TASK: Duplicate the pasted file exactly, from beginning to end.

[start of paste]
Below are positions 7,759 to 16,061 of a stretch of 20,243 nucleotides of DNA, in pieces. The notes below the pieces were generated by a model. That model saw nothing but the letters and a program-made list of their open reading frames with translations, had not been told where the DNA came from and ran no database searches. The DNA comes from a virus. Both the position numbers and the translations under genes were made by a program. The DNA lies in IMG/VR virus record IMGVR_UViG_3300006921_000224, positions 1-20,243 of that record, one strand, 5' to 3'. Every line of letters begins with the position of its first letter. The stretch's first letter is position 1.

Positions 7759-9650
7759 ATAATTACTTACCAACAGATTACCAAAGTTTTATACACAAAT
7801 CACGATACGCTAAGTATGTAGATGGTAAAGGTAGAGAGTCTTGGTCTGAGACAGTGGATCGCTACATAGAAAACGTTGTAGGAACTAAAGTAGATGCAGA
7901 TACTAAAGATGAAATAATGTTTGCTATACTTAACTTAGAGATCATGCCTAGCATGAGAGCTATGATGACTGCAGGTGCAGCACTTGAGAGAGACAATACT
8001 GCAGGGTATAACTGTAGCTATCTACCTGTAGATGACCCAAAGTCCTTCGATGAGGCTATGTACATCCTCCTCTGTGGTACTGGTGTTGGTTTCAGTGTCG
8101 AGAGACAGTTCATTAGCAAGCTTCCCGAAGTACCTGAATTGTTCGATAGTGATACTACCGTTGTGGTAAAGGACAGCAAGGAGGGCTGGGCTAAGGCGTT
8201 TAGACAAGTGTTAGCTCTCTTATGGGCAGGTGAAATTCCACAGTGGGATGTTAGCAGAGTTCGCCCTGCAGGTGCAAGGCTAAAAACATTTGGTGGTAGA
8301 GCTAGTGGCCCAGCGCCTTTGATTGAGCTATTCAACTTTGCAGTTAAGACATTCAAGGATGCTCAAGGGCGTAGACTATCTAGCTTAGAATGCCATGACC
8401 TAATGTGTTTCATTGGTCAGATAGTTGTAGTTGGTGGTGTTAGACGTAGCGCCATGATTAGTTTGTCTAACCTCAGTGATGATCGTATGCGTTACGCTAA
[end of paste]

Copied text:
Below are positions 7,759 to 16,061 of a stretch of 20,243 nucleotides of DNA, in pieces. The notes below the pieces were generated by a model. That model saw nothing but the letters and a program-made list of their open reading frames with translations, had not been told where the DNA came from and ran no database searches. The DNA comes from a virus. Both the position numbers and the translations under genes were made by a program. The DNA lies in IMG/VR virus record IMGVR_UViG_3300006921_000224, positions 1-20,243 of that record, one strand, 5' to 3'. Every line of letters begins with the position of its first letter. The stretch's first letter is position 1.

Positions 7759-9650
7759 ATAATTACTTACCAACAGATTACCAAAGTTTTATACACAAAT
7801 CACGATACGCTAAGTATGTAGATGGTAAAGGTAGAGAGTCTTGGTCTGAGACAGTGGATCGCTACATAGAAAACGTTGTAGGAACTAAAGTAGATGCAGA
7901 TACTAAAGATGAAATAATGTTTGCTATACTTAACTTAGAGATCATGCCTAGCATGAGAGCTATGATGACTGCAGGTGCAGCACTTGAGAGAGACAATACT
8001 GCAGGGTATAACTGTAGCTATCTACCTGTAGATGACCCAAAGTCCTTCGATGAGGCTATGTACATCCTCCTCTGTGGTACTGGTGTTGGTTTCAGTGTCG
8101 AGAGACAGTTCATTAGCAAGCTTCCCGAAGTACCTGAATTGTTCGATAGTGATACTACCGTTGTGGTAAAGGACAGCAAGGAGGGCTGGGCTAAGGCGTT
8201 TAGACAAGTGTTAGCTCTCTTATGGGCAGGTGAAATTCCACAGTGGGATGTTAGCAGAGTTCGCCCTGCAGGTGCAAGGCTAAAAACATTTGGTGGTAGA
8301 GCTAGTGGCCCAGCGCCTTTGATTGAGCTATTCAACTTTGCAGTTAAGACATTCAAGGATGCTCAAGGGCGTAGACTATCTAGCTTAGAATGCCATGACC
8401 TAATGTGTTTCATTGGTCAGATAGTTGTAGTTGGTGGTGTTAGACGTAGCGCCATGATTAGTTTGTCTAACCTCAGTGATGATCGTATGCGTTACGCTAA